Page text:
Standing for something

Moments of truth worth remembering

Published: Mar 02 2014, 01:01:am

Frlday, March 9, 1979
NORMA RAE. Written by Irving Ravetch and Harriet Frank Jr. Suggested by the book Crystal Lee: A Woman of Inheritance (1975), by Henry "Hank" Leifermann. Music by David Shire. Directed by Martin Ritt. Running time: 110 minutes.
NORMA RAE'S BOYFRIEND is a real charmer. "You hick!" he tells her after an evening at the local motel. "You got dirt under your fingernails, and you pick your teeth with a matchbook."
    Norma Rae Webster is not what you would call glamourous. A second-generation factory hand in a small-town cotton mill, she has two children and no husband. She puts out because, well, hell, what else is there to do after work, anyhow.
    This morning Norma Rae got angry. Her mother, with a lifetime of service to the mill, is going deaf and the company doctor doesn't really give a damn. In a funk over it all, Norma Rae tells her motel lover that she's breaking off the affair. He gives her a bloody nose for her trouble.
    Appearances to the contrary, Norma Rae is not stupid. Though she's been used, bruised and abused for about 30 years, she still has her anger and a sharp mind. And now she is ready for a little consciousness-raising.
    Sally Field, 33, is trying to shake her charmer image. Think of Gidget (1965), The Flying Nun (1967) and The Girl with Something Extra (1973), and the word that immediately comes to mind is "cute."
    Six years ago, Field decided that "cute" wasn't good enough. Instead of contracting for yet another stereotypical TV series, she accepted the role of a slatternly southerner in a film called Stay Hungry, a role that came complete with some crude talk and a semi-nude scene. Her performance was about the only good thing in the picture.
    Her relationship with Burt Reynolds — so far they've appeared together in three films and countless fan magazine articles — diverted attention from her development as an actress for the last little while. Now, though, with Norma Rae, Field shows that she is a capable and effective dramatic performer.
    Again, Field is better than the movie she's playing in. Norma Rae, the film, is neither as tough nor as committed as its star. It suffers from divided dramatic loyalties.
    On one hand, it is the story of how the textile workers organized their union. But, because director Martin Ritt has a deep-seated fear of being too polemical, it is also the story of a woman who seizes an opportunity to fulfill her own personal potential.
    In doing so, she finds herself deeply involved with two men. In one instance, the relationship is platonic.  Reuben (Ron Leibman), the street-wise New York labour organizer, introduces her to poetry and purposefulness. "I think you're too smart for what's happening to you," he says.
    In the other,  it is romantic. Sonny (Beau Bridges), a fellow factory worker, provides her with a home and emotional support. Recognizing something special in her, he asks her to marry him.
    All things considered, it might have been better if Norma Rae had thrown herself into something a little less compelling, something like Tupperware sales, baton twirling or, perhaps, fundamentalist religion. That way, we could have concentrated fully on her story and not had to worry about the background details.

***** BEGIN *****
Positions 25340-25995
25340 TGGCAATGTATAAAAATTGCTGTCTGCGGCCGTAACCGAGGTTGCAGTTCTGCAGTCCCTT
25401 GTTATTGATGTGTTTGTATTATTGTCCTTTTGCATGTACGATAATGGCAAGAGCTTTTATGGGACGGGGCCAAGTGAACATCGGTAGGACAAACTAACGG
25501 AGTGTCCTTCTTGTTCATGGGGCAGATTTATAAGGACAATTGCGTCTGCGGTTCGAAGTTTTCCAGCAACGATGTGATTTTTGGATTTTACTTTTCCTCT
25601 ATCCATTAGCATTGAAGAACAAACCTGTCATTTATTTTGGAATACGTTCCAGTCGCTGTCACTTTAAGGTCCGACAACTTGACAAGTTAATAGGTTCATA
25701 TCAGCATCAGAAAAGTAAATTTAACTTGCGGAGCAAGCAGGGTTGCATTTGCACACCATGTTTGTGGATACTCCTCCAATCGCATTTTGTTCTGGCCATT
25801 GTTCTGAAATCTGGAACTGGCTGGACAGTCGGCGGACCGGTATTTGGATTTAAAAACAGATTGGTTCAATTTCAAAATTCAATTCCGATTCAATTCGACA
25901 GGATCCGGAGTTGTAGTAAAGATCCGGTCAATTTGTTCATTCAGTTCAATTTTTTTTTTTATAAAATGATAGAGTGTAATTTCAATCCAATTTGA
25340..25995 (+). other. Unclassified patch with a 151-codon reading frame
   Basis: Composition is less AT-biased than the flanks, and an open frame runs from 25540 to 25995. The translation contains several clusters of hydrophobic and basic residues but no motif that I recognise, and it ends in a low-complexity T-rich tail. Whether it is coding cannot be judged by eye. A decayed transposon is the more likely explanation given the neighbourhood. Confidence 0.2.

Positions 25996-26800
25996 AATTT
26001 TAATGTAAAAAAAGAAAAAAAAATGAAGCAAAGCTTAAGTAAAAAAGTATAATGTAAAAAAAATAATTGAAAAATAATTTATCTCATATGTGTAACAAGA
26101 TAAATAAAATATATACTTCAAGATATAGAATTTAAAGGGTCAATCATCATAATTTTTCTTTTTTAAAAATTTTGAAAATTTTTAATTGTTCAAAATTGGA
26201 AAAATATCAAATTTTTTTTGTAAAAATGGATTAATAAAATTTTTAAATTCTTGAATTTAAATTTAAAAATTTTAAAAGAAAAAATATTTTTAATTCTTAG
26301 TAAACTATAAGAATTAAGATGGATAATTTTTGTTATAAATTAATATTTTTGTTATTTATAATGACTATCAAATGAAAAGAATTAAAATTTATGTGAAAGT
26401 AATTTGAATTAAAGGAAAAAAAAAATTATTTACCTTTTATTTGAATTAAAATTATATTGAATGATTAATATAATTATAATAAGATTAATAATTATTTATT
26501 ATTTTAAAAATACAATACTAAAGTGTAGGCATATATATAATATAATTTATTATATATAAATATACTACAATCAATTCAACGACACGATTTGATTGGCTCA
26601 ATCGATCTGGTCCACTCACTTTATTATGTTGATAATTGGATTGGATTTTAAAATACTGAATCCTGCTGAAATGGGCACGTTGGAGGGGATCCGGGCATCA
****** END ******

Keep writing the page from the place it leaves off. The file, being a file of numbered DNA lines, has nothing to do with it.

Union organization, however, is a diverting subject, especially today [1979] in this neighbourhood. Ritt, for his part, works hard to show us just how oppressive conditions in a modern cotton mill can be.
    The air inside the windowless fortress of a factory is thick with disease-inducing plant fibres and teeth-rattling machine noise. Add to that a level of racial tension, some sexual exploitation and minimum-wage pay packets, and a whole new movie begins to take shape.
    Ritt, whose films include a powerful tale of coal-field labour conflict (The Molly Maguires; 1969), has tied the success of his characters to the success of the workers' certification drive. It is a rite of passage that Norma Rae must go through to find herself.
    In doing so, though, the director must portray the union/management conflict in overly simplistic terms. It becomes little more than a clash between good and evil, an idea more appealing than it is accurate.
    Union partisans will come away comforted. Field fans, and I guess I'm one of them, are in for a real treat, though.
    Up front and top-billed, Sally Field proves that she can be both cute and compelling, an actress capable of carrying a difficult picture all on her own.

The above is a restored version of a Vancouver Express review by Michael Walsh originally published in 1979. For additional information on this archived material, please visit my FAQ.

Afterword: In taking Martin Ritt to task for subordinating his social message — the value of union organizing — to dramatic character development in Norma Rae, I was reflecting the time and place of this particular review's publication. In March 1979, the union to which I belonged was into the fifth month of a grinding eight-month strike against Vancouver's Pacific Press newspapers. During the dispute, the workers' Joint Council published The Vancouver Express, an interim paper put out by the idled printing, engraving, press, mailing room, advertising and newsroom staff. We all contributed by doing what we did, in my case covering the movies. Part of that coverage involved an interview with the picture's star, Sally Field, who had some interesting things to say about campaigning for the Academy Award that she would, in fact, win a year later (1980).